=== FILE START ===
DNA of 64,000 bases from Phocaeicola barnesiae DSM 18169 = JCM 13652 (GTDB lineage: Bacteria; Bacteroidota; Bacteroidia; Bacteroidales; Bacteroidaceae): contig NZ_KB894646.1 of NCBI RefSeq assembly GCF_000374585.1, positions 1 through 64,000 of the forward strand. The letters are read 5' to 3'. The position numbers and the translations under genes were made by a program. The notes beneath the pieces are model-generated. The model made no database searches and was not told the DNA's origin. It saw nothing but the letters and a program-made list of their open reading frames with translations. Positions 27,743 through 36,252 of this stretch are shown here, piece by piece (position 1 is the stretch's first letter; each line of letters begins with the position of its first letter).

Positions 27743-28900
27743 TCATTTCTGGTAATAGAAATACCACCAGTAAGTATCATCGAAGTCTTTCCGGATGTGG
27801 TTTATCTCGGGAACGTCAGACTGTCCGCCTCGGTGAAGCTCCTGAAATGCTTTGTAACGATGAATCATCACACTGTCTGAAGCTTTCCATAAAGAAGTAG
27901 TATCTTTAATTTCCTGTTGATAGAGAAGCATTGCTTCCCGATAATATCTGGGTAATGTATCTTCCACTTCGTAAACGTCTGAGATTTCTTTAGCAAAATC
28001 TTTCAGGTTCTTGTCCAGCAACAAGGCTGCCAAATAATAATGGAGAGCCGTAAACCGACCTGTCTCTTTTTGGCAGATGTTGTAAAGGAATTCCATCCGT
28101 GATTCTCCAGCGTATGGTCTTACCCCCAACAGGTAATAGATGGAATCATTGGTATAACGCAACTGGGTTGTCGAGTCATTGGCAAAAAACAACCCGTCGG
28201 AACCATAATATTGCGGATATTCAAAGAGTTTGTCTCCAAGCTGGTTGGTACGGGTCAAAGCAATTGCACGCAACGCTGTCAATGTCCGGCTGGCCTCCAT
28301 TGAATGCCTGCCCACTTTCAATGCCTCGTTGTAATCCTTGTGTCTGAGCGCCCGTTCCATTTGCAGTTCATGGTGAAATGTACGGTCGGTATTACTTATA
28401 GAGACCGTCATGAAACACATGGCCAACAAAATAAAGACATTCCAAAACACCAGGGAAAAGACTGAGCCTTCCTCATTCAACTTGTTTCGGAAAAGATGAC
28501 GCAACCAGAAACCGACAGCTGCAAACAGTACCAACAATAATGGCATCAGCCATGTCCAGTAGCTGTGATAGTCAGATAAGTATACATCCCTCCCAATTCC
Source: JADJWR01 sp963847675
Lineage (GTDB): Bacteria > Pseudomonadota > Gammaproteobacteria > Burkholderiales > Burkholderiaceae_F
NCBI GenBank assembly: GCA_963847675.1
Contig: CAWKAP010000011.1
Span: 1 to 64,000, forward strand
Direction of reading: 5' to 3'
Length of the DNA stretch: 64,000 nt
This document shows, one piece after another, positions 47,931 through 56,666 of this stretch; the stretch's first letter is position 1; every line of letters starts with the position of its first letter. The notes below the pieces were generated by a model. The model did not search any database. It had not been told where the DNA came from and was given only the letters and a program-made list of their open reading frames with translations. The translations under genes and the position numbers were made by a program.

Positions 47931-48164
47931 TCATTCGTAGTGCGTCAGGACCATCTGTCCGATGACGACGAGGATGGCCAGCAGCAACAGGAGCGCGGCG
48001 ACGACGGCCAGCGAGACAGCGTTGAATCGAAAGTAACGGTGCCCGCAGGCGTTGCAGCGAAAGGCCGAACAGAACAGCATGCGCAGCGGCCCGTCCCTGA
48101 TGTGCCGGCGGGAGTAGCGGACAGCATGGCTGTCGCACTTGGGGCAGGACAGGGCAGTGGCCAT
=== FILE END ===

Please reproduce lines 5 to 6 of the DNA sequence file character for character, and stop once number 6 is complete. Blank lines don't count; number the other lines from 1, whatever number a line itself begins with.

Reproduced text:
27901 TATCTTTAATTTCCTGTTGATAGAGAAGCATTGCTTCCCGATAATATCTGGGTAATGTATCTTCCACTTCGTAAACGTCTGAGATTTCTTTAGCAAAATC
28001 TTTCAGGTTCTTGTCCAGCAACAAGGCTGCCAAATAATAATGGAGAGCCGTAAACCGACCTGTCTCTTTTTGGCAGATGTTGTAAAGGAATTCCATCCGT